Anything like record it to a hard drive and play it back? If you don't allow that, the TiVo Roamio is illegal.

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Aereo was a dumb idea that was never going to be profitable. The broadcasters did not care one whit about Aereo - they were worried that Comcast, DirecTV, Dish, TWC, Cablevision, etc. would do the same thing.
Which is ridiculous because it would be absurdly costly if it's even possible at all. It's more practical to roll a truck to everyone's house and set up an OTA antenna and issue new boxes with OTA tuners than it is to set up some Aereo-like kludge that would require insane amounts of bandwidth.

Quote:
They are not being boneheaded. As Dan points out above, the proliferation of DVRs and commercial skipping has steadily eroded the revenue they make from advertisers. Retransmission fees (basically a subscription fee for broadcast TV) replaces that revenue. The "contract" between the public and the broadcasters was that the broadcasters get use of the airwaves (they pay for that privledge) and they deliver news and entertainment to the public for free. In return for it being free, the broadcasters had the right to sell advertising embedded in the programs. The public broke that contract when they started buying and using tools that allowed them to skip the commercials. The broadcasters have responded the only way they could.
They absolutely are being boneheaded. They are confused old dinosaurs who just lash out at anything they view as a threat.

If Congress had any backbone, they would give the cable/IPTV/satellite cos the right to re-distribute OTA signals for free as long as they don't modify them other than for re-encoding. The concept of retrans fees for something that should be free is ABSURD.

The public never broke that contract. Not only do a lot of people still watch live TV, but DVRs are the consumer's right to have, and consumers have had the technology to time-shift and commercial skip since the 80's in one form or another. Sure, the DVR made it more convenient in 1999, but it has been possible for a long, long time.
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Old 06-26-2014, 11:04 PM   #17
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If Congress had any backbone, they would give the cable/IPTV/satellite cos the right to re-distribute OTA signals for free as long as they don't modify them other than for re-encoding. The concept of retrans fees for something that should be free is ABSURD.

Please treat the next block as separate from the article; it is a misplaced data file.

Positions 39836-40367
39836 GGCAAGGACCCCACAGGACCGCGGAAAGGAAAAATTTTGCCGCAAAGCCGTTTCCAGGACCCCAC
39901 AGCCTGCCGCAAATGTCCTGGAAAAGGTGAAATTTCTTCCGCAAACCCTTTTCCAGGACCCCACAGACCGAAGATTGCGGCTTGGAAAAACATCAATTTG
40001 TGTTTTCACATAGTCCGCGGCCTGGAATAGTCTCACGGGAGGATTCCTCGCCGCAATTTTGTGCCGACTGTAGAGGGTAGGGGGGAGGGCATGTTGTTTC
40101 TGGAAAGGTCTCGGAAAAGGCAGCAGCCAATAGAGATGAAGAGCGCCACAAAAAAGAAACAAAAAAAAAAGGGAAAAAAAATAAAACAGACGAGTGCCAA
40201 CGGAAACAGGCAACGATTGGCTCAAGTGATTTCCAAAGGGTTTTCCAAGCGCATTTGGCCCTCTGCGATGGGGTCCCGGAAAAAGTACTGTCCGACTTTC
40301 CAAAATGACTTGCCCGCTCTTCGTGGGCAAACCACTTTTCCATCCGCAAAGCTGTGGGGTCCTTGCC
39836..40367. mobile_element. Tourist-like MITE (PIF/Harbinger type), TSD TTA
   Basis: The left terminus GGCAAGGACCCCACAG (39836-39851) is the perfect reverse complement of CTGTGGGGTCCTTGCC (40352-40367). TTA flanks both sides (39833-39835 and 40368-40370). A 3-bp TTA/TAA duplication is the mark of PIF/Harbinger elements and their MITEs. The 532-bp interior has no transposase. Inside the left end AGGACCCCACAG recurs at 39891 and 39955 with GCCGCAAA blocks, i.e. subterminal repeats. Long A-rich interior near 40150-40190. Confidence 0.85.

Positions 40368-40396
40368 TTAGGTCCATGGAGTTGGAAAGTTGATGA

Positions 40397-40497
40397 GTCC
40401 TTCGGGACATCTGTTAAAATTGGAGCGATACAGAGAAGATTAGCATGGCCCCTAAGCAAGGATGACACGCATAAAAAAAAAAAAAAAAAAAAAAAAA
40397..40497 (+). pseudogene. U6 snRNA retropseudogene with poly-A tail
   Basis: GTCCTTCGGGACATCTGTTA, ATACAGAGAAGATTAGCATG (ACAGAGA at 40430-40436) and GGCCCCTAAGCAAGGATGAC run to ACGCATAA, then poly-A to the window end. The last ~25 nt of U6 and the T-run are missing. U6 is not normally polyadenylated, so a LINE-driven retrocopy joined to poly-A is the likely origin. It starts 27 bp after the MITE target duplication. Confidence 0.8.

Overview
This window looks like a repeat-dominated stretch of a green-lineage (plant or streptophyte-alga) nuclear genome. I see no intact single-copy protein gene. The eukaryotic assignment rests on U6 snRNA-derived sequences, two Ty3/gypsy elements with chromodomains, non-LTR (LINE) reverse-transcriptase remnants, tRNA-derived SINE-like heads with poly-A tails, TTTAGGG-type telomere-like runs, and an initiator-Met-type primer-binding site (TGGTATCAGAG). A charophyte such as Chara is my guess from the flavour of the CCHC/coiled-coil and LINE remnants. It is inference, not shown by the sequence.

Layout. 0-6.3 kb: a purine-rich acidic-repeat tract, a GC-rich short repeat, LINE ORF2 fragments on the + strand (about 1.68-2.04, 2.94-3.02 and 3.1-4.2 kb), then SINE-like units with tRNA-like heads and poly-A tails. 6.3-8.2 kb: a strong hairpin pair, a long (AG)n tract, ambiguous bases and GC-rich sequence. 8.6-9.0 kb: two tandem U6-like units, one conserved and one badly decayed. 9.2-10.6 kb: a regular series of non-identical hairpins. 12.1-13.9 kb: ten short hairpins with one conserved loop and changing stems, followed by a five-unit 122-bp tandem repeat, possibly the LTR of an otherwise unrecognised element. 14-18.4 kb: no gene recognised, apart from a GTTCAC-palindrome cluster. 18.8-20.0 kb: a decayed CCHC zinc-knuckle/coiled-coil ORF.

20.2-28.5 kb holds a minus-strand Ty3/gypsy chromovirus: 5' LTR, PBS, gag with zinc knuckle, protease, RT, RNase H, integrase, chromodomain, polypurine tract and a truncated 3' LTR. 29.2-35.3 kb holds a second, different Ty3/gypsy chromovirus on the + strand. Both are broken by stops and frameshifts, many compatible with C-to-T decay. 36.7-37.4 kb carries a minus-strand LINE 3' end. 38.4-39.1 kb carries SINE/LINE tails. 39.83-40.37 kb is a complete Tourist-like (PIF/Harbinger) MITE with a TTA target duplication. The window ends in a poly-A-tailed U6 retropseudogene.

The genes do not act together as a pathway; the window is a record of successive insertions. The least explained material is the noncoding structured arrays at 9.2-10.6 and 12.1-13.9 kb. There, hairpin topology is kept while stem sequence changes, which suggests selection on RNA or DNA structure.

I absolutely agree, as long as the people who are doing the retransmitting are not allowed to profit in any way from the work and expense the networks performed to create and distribute the material. As long as they give it out to anybody who wants it at no charge.
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Old 06-27-2014, 04:58 AM   #18
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I reread the dissent again. All the Supreme Court did was determine if Aereo was directly liable for performance infringement, not secondarily liable. It also didn't determine if Aereo was primarily or secondarily liable for reproduction infringement. The dissent just said Aereo was not directly liable for performance infringement. It also admits that it might be a loophole, and what Aereo is doing should be considered illegal somehow, it's just a difference of opinion as to exactly how. As Groskter and Napster will tell you, if people primarily use your service to make illegal copies, you can can be held secondarily liable. The Court did not address that. It also did not address if people were violating the law by using the Aereo service. Which is why end customers would get sued.
Don't you just love it when the court delivers a clear, concise, exact ruling on the law?


(too bad this wasn't one of those times)
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Old 06-27-2014, 05:13 AM   #19